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You will be assimil... no, you will be wrapped up!


Featured reviews below are our favourite books for Christmas 1999 for Red Dwarf and Star Trek. For the Buffy Season One Box Set and a trio of Jonathan Creek videos, return to the other reviews selection page from this issue.

Also reviewed in this issue: Ally McBeal guides, Buffy books and soundtrack, Coronation Street behind-the-scenes, Doctor Who Whispers of Terror audio, Red Dwarf VIII on video, more Star Trek books, Twilight Zone soundtrack.... and a wallful of 2000 calendars!


Are we there yet?

New Worlds: Boldly go all over with this atlas

From the onset, this book has an interesting premise – an atlas, of sorts, of all the major worlds in Trek. What could have been a slap-dash collection of publicity stills and hackneyed text on planetary history has been transposed into a wondrous ‘snapshot’ of each planet, giving a guide book retelling of a visit.

Each part is presented as a story told by an observer to the planet, the ‘writers’ journey to several important Trek worlds to explain such diverse points as evolution of the Hirogen to the excavation of a Cardassian burial chamber.

One great pity is that the tone of each piece – though purported to be separate writers – is that of one voice, and indistinguishable from each other. Michael Jan Friedman’s ‘travelogue’ text puts one in mind of a constantly awe-stuck Michael Palin. A minor grievance, but something that could have easily have been put right with the employment of other authors.

The up side of using Friedman is that the pieces are interesting, and often revealing. The Q Continuum piece, for example, takes time to explain the events of Voyager’s somewhat disappointing foray into the Q’s realm in Deathwish from the first-person perspective of Captain Janeway.

It embellishes incredibly, even bringing significance to the barely-seen Starfleet scarecrow in a very controversial and impressive manner. In fact, most of the work is of this nature, and – if you consider it canon – quite inflammatory. The artwork is superlative.

A year ago, I had the displeasure to review The Art of the X-Files, a brave and disjointed effort, and this knocks it into a cocked hat. Here the artwork is not only inspired by the series, but also linking into the narrative. The Borg artwork is darkly sensuous, and the afore-mentioned Q imagery is both clever and comely. There is a little over-reliance to use computer-manipulated artwork; the more traditional techniques less prominent.

Written by Michael Jan Friedman
Reviewed by Dan Ranger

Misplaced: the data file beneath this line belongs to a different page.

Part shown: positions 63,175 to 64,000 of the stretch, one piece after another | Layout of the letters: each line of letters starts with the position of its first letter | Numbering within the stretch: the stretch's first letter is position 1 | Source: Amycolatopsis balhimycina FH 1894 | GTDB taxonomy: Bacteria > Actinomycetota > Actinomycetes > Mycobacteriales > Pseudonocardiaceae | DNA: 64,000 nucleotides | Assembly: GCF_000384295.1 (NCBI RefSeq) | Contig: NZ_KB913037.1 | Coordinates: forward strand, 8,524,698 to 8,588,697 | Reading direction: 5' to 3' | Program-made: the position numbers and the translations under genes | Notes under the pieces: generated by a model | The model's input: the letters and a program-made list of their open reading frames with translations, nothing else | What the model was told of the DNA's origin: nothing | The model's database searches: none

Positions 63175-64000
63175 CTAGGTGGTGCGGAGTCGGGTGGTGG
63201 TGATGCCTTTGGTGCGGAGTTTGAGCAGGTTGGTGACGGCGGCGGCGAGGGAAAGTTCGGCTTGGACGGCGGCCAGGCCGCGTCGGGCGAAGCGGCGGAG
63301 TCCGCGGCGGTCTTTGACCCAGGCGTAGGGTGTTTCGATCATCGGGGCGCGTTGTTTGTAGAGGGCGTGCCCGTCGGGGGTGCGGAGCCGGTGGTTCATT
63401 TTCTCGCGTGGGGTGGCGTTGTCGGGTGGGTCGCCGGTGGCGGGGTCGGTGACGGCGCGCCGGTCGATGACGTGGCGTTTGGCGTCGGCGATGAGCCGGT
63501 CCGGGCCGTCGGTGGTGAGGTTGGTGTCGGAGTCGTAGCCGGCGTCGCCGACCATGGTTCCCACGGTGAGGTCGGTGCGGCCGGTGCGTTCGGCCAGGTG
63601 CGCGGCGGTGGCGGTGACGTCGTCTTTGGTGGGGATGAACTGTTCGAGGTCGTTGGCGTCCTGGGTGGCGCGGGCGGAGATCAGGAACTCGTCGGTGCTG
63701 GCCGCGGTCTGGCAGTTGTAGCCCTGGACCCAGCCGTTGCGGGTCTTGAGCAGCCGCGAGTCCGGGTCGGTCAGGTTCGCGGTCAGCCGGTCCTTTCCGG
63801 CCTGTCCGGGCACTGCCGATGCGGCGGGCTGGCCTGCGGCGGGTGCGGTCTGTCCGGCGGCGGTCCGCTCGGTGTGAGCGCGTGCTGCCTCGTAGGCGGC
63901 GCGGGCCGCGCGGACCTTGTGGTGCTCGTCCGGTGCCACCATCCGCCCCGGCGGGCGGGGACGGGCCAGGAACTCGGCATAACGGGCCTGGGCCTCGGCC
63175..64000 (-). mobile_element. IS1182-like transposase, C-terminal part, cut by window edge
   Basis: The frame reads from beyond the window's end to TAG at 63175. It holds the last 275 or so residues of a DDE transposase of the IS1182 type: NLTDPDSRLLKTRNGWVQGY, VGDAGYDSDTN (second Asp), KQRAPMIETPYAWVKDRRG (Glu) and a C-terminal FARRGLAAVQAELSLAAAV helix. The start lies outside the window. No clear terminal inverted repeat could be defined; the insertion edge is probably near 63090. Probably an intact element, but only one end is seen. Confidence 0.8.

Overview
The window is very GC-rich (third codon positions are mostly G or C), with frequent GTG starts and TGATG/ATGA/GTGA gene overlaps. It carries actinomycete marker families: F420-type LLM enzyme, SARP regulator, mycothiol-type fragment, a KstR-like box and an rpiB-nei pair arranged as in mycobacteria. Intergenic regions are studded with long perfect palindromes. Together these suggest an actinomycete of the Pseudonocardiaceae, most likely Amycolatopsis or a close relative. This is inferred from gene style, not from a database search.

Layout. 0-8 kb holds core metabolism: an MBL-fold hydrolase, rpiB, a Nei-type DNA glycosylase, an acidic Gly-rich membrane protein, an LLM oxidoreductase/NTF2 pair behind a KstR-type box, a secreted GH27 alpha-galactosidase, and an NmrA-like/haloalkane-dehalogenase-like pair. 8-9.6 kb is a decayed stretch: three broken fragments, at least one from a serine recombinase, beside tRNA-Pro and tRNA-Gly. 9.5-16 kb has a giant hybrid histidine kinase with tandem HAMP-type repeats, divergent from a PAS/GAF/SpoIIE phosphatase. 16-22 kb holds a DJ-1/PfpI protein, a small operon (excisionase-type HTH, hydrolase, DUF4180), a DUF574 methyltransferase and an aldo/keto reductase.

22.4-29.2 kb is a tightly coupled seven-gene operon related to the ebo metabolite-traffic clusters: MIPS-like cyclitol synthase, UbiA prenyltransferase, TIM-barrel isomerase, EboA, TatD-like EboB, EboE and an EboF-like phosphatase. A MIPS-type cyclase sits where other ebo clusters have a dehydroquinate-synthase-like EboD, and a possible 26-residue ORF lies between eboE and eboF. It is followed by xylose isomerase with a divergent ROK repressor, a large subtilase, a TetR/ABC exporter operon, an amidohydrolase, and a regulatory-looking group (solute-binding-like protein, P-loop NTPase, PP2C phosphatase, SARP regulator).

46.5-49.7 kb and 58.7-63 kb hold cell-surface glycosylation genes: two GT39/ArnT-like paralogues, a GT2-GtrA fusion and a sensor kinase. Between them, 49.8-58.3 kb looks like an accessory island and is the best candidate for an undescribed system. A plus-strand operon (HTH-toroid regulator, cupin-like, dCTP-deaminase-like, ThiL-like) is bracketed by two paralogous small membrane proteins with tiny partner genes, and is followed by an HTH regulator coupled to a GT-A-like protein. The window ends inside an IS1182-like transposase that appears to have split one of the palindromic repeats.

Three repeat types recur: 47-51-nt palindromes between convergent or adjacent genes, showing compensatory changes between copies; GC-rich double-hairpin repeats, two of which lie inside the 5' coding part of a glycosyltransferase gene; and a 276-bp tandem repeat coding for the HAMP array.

Simon & Schuster Books
Price: £25.00 • Out now
ISBN: 0 671 88103 5
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The only pieces that are completely out of place are the somewhat comic-book renderings of Earth itself, and the devastated San Francisco. It is completely at odds with the rest of the work, and lacks any sobriety of the tone of the piece. On the whole, the book’s unity and beauty is to be marveled at. If you are to get this in your Christmas stocking, a proud fan you should be.


And now, a word from our creator…

Red Dwarf VIII scriptbook

Longtime readers of TV Zone may recall that I have something of a problem with scriptbooks, that problem being: why bother when you can just get our your videotapes and enjoy the words with the pictures (plus the music, CGI etc)? The Red Dwarf VIII scriptbook is a bit different and worth getting hold of to see how it should be done.

Full of brand new pictures, plus CGI storyboards and behind-the-scenes shots (amongst other more familiar photos), this book contains not only the scripts for the latest season, which are all pretty funny, and in some cases extremely funny, but also sections which were edited out at some stage and notes from writer Doug Naylor.

Although reading many of the edited lines simply makes their removal understandable, at least it makes for a more complete look at the script and occasionally a lost gem is unearthed, usually a Holly line. It also explains the occasional plot point missing from the transmitted story, such as why Baxter doesn’t make good on his threat to Lister in Only the Good....

The best aspect of the book, though, is Doug Naylor’s introductions and ‘outros’, which enable the reader to undergo the trials and tribulations of TV production, and learn why sometimes things just don’t turn out the way they were originally planned. On transmission, Pete was criticized for being dragged out over two parts; reading this book, you discover that budgetary constraints forced this to happen, with the story only meant to have been a single episode. You can also learn what was meant to happen at the end of the season and discover the idea behind dropped final episode Earth.

Introduced by Doug Naylor
Reviewed by Paul Spragg
Virgin Books
Price: £14.99 • Out now
ISBN: 1 85227 872 2
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Doug Naylor’s recounting of stories during the production are consistently enjoyable and funny, especially his recollection of how the series was commissioned, and these parts are worth getting the book for alone. Yes, it’s a bit pricey at £14.99, and some of the photos are a little blurry or treated to look decidedly odd for no apparent reason (see pages 41 and 150), but it’s well worth a look.

© Visual Imagination Ltd 2000. Not for reproduction
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